22 January 2011

Hollow and round planes

Hollow and round planes are hot thanks to the massive efforts set into the Musings from Big Pink blog.  Hollow and rounds complete the possibilities offered by my Stanley 13-050 Combination Plane,  so it is interesting to look further into the possibilities of these planes.

Matt Bickford not only talks about profile planes the Musings from Big Pink blog,  he also makes and sells all these planes. His standard starter set includes 5 pairs of hollows and rounds (even sizes 2-10), a pair of snipes bill planes and a 7/8” rabbet.

With my Stanley 13-050 I have already a (skated) rabbet plane,  and besides that I also have unfenced wooden rabbets.


So I went hunting for a small set of hollow and rounds on ebay UK and found an old set: 2 hollow, 4 pair, 6 pair, 8 round, 10 pair, 12 hollow, 14 hollow  described by one picture and as 'in need of cleaning as there is some rust'.  To minimize postage costs the planes were sent in two packages.  Alas only one package made it (due to a poorly glued label?),  I got the 10 pair and the 12 (14/16") and 14 (18/16") hollows, the four planes on the right. Two smaller pairs  would have been better to start making profiles, where now I am stuck.

The next step is cleaning and sharpening.  Matt Bickford demonstrates handheld sharpening with flat oilstones, two slipstones for hollows and some leather. A more thorough approach would be viewing the Sharpening Profiled Hand Tools DVD by long time expert Larry Williams.

For now, I settled to removing most of the rust, flattening the back,  partially as the edge seems to stand lower than the rest, probably due to the wear and tear of planing. I am in a too early stage, if ever, for drastic sharpening. Where is the profile planes ruler trick when you need one? I heard that Japanese plane blades are sometimes hammered back. For the round I followed Matt Brickford and sharpened them through a controlled movement on a flat stone. To sharpen the hollows,  I mounted the plane and planed a short profile and covered it with sandpaper.  This is not the perfect profile as a lowered blade has a deeper elliptical profile. Maybe I need a 8, to profile the inside of a hollow 10 etc. (it is clear that I need a full set :). For the wood, I cleaned them up with some (danish) wood soap. And oiled the blades to compensate for the temporary increase of humidity.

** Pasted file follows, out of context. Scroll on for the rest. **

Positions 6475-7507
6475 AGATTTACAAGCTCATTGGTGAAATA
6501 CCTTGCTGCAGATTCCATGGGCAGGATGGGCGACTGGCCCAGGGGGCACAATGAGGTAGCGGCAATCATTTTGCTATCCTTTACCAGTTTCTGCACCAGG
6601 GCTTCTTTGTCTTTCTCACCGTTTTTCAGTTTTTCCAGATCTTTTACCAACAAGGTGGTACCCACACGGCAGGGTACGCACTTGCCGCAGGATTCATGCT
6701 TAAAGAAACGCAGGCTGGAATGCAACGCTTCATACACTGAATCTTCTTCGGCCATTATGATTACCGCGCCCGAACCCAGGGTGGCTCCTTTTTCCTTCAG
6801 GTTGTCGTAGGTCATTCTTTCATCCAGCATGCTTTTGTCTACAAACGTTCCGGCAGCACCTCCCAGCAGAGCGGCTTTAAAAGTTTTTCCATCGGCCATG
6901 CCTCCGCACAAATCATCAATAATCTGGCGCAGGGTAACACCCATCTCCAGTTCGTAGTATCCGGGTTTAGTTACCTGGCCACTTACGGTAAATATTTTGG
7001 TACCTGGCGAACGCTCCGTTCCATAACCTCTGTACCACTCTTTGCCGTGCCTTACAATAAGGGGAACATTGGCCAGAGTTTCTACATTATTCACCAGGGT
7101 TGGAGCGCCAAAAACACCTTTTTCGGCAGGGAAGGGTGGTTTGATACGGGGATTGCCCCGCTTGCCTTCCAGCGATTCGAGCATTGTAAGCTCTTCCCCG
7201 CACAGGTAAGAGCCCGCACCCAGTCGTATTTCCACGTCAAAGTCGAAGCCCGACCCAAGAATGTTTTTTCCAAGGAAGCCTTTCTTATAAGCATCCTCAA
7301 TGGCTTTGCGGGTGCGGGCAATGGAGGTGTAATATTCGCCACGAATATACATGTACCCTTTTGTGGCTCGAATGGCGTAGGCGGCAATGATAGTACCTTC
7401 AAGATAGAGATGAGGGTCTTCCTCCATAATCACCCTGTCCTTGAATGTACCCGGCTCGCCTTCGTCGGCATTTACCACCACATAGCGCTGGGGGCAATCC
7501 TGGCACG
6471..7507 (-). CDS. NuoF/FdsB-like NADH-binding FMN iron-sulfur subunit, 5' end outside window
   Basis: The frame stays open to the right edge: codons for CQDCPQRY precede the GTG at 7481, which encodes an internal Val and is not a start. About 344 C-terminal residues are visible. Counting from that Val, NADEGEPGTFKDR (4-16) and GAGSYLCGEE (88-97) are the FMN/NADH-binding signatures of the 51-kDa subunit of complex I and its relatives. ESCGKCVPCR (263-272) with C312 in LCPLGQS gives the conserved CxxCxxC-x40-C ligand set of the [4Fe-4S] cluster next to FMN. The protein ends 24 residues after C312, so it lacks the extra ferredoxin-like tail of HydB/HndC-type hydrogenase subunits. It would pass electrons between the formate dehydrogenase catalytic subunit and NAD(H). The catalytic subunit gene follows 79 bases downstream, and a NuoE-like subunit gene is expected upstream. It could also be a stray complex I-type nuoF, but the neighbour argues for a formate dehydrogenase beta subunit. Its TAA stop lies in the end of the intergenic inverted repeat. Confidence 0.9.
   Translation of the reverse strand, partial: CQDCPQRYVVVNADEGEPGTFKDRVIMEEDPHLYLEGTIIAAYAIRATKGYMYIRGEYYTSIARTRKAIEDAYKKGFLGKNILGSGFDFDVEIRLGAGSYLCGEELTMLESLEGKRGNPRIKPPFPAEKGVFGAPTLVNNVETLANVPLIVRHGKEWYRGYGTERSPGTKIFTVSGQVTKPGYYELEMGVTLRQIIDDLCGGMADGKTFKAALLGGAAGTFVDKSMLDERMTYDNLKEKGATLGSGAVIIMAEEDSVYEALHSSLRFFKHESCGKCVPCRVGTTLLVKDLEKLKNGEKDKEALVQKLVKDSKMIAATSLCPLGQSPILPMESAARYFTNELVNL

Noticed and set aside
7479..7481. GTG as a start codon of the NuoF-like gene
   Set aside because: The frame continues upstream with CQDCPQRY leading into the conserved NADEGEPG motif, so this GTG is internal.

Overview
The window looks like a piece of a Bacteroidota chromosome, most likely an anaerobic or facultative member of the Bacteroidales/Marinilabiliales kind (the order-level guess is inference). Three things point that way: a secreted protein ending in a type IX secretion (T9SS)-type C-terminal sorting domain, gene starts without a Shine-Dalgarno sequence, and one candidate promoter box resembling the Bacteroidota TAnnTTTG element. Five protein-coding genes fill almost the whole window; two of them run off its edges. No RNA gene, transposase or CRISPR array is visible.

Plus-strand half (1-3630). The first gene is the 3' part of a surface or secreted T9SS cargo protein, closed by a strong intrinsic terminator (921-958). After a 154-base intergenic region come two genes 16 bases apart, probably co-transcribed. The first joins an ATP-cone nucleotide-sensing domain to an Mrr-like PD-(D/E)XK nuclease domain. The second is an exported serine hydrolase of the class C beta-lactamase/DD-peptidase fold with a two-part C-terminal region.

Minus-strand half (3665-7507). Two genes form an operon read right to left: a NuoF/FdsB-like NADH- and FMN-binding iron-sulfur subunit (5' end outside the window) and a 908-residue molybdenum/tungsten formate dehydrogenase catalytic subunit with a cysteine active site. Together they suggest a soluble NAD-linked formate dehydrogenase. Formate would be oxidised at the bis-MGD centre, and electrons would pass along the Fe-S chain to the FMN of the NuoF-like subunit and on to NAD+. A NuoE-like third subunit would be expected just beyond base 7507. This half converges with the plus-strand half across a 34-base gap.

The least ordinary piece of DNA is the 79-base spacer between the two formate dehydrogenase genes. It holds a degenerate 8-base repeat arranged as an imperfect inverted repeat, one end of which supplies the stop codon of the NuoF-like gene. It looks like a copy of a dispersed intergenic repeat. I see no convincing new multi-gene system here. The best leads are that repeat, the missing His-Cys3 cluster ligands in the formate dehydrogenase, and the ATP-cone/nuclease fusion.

To finish my set I need, besides a missing package, snipes bill planes (that's a 90° plane covering a full left or right round) to make deep profiles and these are a different animal. I found them on ebay, but never as a pair.  And apparently making deep profiles hurts as the edges of the blade break.  An alternative is maybe to use a short piece of a heavy saw, setting one side flush and  a steep angle to the bottom.

And planing?  Using wooden profile planes is fun, more than a skated Stanley 050 or a router. Being precise with them is probably a different story.